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Santangelo v. New York Life Ins. Co.

United States Court of Appeals, First Circuit

April 6, 2015

PETER SANTANGELO, Plaintiff, Appellant,
v.
NEW YORK LIFE INSURANCE COMPANY, Defendant, Appellee

Page 66

APPEAL FROM THE UNITED STATES DISTRICT COURT FOR THE DISTRICT OF MASSACHUSETTS. Hon. Nathaniel M. Gorton, U.S. District Judge.

Paula M. Minichiello, with whom Christopher G. Fallon and Law Office of Christopher G. Fallon, PC were on brief, for appellant.

Jessica Unwin Farrelly, with whom William E. Hannum III and Schwartz Hannum PC were on brief, for appellee.

Before Lynch, Chief Judge, Thompson and Barron, Circuit Judges.

OPINION

Page 67

BARRON, Circuit Judge.

The appellant was a life insurance agent with the New York Life Insurance Company for more than forty years before his termination. He now contends that he was an " employee" of New York Life and that in firing him New York Life engaged in age discrimination in violation of both state and federal law. He also argues that New York Life wrongfully refused to pay him a particular form of retirement compensation. The District Court granted summary judgment for New York Life on all of these claims, and we affirm.

I.

Peter Santangelo started as a life insurance agent with New York Life in the late 1960s.[1] His difficulties with that company started in July of 2006. That was when New York Life " Standards Consultant" John Quarella, Jr., conducted an audit of Santangelo's files. The audit turned up two forms (a dividend withdrawal form and a life insurance application) related to New York Life insurance policies that Santangelo's customers had signed before the forms were completed. A New York Life rule prohibited agents from obtaining and retaining such incomplete signed forms. The concern, presumably, was that an agent would later complete the signed form and use it to make changes that the customer had not authorized. As a result of the audit, New York Life gave Santangelo a " Letter of Reprimand" in September of 2006.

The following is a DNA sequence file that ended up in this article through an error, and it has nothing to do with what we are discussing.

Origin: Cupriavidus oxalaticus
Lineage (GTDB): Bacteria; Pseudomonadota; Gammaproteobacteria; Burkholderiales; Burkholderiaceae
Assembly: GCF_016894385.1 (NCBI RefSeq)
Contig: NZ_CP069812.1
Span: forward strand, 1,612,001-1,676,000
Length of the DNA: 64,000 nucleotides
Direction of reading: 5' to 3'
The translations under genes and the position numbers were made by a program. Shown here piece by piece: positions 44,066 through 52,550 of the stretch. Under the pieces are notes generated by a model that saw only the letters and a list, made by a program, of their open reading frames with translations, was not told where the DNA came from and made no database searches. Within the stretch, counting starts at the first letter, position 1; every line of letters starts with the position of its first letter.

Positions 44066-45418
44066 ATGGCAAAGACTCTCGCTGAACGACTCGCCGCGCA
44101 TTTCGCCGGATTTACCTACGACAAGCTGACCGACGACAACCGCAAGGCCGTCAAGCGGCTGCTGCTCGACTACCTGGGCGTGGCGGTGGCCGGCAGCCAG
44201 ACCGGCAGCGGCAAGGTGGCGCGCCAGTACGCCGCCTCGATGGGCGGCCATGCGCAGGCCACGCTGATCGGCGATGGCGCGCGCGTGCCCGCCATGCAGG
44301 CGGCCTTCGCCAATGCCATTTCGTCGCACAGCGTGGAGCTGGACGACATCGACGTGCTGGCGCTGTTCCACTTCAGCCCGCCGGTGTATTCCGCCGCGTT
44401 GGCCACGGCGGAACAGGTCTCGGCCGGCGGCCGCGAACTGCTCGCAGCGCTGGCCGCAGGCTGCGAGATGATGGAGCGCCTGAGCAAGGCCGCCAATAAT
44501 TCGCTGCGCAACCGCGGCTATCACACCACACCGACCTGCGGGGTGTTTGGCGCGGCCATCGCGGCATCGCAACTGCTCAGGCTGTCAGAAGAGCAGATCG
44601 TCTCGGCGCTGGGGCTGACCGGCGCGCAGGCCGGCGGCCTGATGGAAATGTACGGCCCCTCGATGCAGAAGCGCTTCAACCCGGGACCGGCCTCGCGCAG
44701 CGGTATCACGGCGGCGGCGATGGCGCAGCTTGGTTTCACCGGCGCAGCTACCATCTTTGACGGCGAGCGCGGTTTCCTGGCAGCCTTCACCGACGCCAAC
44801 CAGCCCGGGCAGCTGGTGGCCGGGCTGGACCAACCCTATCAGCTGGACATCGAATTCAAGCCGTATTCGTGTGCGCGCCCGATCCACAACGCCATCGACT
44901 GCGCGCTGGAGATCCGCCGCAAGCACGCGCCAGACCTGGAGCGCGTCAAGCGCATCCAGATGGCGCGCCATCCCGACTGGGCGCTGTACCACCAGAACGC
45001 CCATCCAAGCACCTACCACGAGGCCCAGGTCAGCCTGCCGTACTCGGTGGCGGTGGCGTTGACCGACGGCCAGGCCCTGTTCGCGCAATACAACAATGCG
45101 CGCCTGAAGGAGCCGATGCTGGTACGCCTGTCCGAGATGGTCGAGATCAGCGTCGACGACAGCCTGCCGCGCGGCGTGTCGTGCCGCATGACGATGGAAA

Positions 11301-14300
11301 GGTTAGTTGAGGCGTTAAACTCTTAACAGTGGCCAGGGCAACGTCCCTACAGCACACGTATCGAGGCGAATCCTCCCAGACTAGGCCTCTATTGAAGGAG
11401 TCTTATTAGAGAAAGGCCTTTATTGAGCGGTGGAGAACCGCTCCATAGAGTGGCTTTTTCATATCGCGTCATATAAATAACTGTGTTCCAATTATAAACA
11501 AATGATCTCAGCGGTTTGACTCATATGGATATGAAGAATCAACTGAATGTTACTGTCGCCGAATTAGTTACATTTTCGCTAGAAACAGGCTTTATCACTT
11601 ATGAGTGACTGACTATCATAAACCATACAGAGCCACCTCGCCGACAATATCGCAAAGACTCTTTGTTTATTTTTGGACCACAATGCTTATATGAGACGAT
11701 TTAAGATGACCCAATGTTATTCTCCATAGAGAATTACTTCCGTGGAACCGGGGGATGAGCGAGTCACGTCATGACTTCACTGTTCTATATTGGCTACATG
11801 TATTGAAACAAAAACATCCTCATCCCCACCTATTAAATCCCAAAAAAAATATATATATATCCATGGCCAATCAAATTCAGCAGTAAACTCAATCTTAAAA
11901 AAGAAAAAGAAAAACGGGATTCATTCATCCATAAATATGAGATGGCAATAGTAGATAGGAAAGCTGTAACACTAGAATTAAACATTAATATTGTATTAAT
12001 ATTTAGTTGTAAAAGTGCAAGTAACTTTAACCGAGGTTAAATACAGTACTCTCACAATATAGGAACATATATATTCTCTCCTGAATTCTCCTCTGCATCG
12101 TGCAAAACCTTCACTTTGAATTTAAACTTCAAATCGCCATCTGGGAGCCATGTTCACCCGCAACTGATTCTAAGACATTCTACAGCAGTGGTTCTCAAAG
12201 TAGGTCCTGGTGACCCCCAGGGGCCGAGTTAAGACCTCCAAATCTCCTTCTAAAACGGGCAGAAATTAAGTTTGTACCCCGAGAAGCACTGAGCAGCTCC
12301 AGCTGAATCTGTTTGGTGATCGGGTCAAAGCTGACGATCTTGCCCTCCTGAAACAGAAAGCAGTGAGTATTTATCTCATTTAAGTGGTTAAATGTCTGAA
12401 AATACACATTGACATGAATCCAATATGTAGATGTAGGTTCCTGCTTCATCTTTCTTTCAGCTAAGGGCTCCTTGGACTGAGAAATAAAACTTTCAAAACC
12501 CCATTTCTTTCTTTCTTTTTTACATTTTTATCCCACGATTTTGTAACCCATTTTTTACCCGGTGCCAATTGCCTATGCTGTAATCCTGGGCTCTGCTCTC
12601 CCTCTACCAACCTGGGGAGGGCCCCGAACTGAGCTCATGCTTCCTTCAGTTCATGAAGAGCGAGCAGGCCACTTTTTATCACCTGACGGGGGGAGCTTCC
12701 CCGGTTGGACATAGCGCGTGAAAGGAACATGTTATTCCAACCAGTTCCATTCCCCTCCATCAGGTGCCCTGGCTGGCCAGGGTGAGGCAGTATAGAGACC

One year later, in September of 2007, Quarella conducted another audit of Santangelo's files. The audit turned up three more incomplete forms signed by customers (a dividend withdrawal form, an annuity application, and a beneficiary form). New York Life then gave Santangelo a " Letter of Severe Reprimand" in March of 2008. In April of that year, New York Life also placed Santangelo on " Enhanced Supervision," a status that subjected his files to more frequent audits. During one such audit, in December of 2008, Quarella found two more incomplete forms signed by Santangelo's customers in Santangelo's files (an annuity application and an " agreement to exchange" form).

After that December 2008 audit, Quarella and Santangelo met with James A. Robertson III, a higher-level " Standards Consultant" at New York Life. They discussed Santangelo's repeated violations. Following that meeting, Robertson recommended terminating Santangelo's agent contract.

On April 1, 2009, Santangelo received a letter from New York Life's human resources department that referred to his " upcoming retirement on May 1, 2009." Confused, Santangelo contacted New York Life's human resources department the next day, April 2. In ...


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